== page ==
Jonathan: “I do not abuse Victoria”; “I am taking full responsibly for my actions.”

Jonathan: “I do not abuse Victoria”; “I am taking full responsibly for my actions.”
The Amazing Race 6’s Jonathan Baker naturally blames the editing for his behavior, but he can’t blame the editing for the physical violence he demonstrated during Tuesday’s episode, when he shoved his wife Victoria while screaming at her. (Having dropped his pack, she picked it up to prevent it from being stolen, and that caused them to drop behind in a footrace. TVgasm has the footage in the middle of its recap.) For his behavior, Jonathan blames medication and stress, and he also manages to apologize while still blaming CBS. Early this morning, Jonathan posted a message to their web site that responds to the episode:

London 2:20am

All of us have our faults. Unfortunately for me millions of viewers art getting to see mine each week. I do not abuse Victoria, what you see is a heighten version of stress and obsession mix with medication for a sickness called Sarcoidosis. What was stared as a publicity stunt turn in to an obsession to race and be first at any cost. I set out to be the Villain to others not to Victoria. Victoria and I are working on our relationship to better our self and learn form our mistakes. I am taking full responsibly for my actions on screen. Please allow me to make the effort.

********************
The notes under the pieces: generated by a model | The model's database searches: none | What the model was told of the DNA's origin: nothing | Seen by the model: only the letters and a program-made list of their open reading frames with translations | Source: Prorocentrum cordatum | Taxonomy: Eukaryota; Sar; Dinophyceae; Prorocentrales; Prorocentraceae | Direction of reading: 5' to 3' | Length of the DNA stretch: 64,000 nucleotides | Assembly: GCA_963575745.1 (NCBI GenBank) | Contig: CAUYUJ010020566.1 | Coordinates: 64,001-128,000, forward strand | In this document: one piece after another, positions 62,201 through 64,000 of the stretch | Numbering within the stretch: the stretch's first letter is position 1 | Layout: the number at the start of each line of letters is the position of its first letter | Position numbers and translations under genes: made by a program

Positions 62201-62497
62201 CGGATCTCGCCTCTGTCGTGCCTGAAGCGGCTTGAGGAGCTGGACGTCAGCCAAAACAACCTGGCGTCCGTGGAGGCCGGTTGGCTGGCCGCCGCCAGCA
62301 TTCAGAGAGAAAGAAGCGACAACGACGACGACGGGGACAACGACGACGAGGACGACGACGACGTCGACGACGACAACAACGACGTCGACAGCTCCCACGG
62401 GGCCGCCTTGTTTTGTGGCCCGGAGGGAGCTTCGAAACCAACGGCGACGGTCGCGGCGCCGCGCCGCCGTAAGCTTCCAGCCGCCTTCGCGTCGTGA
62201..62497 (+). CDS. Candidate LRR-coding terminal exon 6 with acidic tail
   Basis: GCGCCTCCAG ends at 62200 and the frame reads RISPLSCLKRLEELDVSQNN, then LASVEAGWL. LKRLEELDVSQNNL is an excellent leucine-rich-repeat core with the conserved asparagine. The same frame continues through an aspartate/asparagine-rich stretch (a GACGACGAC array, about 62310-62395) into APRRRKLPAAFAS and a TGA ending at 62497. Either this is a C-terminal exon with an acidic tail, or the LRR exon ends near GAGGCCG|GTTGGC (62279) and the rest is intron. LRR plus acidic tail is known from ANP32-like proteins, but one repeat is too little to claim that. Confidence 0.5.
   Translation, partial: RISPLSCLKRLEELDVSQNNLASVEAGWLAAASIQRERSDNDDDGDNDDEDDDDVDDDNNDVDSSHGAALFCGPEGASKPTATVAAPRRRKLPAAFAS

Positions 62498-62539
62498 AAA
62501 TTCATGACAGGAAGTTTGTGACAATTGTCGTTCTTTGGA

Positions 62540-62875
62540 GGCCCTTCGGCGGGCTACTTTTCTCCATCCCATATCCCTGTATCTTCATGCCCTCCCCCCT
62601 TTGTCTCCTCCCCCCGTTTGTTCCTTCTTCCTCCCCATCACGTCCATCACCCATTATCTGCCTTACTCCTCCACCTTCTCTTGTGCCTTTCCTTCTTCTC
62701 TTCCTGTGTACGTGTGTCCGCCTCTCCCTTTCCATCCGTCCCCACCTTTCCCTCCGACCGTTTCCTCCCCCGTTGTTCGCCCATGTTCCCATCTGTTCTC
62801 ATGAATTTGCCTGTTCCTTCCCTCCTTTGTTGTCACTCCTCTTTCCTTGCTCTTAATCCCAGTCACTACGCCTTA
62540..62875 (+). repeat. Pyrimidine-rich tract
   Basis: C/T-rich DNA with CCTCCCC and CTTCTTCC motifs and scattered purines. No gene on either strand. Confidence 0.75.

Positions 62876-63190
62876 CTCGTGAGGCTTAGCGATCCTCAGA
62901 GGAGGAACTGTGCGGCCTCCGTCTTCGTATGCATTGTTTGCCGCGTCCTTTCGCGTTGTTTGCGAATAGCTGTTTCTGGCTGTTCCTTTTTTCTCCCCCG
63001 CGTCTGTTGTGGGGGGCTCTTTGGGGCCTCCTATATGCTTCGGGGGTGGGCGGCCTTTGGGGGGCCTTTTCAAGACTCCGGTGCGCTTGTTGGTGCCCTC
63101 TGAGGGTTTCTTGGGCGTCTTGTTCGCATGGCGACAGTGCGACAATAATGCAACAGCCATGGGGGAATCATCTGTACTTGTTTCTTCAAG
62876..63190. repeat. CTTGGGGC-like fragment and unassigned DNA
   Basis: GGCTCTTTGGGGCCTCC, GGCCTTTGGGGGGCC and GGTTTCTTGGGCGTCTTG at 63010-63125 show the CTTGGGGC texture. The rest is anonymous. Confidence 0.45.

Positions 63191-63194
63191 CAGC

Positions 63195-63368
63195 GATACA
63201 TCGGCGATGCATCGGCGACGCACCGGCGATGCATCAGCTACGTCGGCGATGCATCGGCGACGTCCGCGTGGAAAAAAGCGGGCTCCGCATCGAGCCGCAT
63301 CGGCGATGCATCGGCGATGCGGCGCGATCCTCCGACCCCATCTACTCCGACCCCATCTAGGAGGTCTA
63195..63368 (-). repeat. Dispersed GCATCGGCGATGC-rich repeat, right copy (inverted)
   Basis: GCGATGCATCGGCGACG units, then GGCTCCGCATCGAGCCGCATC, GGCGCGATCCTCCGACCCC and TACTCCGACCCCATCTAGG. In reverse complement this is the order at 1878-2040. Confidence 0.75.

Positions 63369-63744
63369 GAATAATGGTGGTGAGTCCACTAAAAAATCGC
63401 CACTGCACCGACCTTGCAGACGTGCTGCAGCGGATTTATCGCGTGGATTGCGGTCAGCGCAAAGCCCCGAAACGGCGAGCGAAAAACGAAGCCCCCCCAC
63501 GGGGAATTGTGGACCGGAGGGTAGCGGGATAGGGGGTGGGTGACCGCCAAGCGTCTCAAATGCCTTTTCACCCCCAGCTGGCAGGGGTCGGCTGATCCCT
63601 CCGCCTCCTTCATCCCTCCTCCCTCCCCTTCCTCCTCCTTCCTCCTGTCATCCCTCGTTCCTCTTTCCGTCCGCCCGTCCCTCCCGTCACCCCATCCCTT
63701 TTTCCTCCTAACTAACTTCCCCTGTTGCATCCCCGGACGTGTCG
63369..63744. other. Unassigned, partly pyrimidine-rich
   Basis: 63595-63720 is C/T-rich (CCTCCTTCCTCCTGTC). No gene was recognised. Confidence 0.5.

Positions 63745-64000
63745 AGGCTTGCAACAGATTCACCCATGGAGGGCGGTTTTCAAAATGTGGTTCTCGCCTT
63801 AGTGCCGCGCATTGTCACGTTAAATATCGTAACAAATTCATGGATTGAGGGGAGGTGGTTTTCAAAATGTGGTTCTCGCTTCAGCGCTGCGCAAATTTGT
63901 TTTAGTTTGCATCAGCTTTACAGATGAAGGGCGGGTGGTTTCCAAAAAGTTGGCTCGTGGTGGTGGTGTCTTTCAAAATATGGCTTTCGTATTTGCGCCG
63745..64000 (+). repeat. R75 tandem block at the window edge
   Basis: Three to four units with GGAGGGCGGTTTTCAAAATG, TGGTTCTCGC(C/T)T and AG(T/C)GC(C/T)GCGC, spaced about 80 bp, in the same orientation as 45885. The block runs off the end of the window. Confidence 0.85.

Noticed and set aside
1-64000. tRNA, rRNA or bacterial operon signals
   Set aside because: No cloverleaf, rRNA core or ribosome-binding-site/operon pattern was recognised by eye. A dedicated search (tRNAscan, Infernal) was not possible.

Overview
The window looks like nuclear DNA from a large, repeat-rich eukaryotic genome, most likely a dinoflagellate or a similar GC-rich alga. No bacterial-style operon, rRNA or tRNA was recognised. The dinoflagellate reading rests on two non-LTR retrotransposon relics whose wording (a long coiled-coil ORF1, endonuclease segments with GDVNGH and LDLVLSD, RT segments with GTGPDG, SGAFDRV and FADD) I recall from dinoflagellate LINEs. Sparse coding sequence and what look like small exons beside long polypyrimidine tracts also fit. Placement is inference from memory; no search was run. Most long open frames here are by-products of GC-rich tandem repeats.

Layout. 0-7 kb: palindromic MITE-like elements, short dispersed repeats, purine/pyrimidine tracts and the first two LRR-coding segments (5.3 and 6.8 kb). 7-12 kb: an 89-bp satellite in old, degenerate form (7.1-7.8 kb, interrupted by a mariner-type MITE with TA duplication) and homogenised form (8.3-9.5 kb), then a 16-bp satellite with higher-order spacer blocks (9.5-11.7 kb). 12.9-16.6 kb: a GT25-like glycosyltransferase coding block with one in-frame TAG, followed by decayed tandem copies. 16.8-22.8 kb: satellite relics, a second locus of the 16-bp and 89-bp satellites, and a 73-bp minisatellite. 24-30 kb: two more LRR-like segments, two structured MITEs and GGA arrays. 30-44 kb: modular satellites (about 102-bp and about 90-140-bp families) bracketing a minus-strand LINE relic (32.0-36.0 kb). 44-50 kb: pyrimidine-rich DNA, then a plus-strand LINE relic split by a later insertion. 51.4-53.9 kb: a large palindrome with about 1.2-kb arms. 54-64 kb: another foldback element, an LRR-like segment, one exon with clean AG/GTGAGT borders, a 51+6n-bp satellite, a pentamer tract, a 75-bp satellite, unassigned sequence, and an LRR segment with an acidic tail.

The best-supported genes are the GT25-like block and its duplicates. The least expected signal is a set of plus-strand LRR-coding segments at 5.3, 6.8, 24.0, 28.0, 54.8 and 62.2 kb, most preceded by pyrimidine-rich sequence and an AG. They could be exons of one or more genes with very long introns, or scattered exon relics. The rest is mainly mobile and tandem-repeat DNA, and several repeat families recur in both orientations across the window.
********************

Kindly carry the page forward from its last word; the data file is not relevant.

I am deeply sadden by the storyline that CBS went with. I am sorry for my actions, I am sorry to Victoria. Most all I am sorry to the Fans of the Amazing Race.

Jonathan
As horrifying as his behavior was, should it have been shown on TV? The Chicago Metropolitan Battered Women’s Network’ Vickii Coffey says no, although she didn’t see the episode. “By televising this, what we do is say? This is OK? Because nobody is doing anything about it. Nobody is addressing it on the show. Abuse is a learned behavior. We learn to be violent because we’re taught in different ways in our culture to normalize certain things,” she tells the Chicago Tribune. Phil did address Jonathan’s behavior, sort of: When Victoria walked off the mat crying, Phil told Jonathan, “I think you probably should go and talk to Victoria.”

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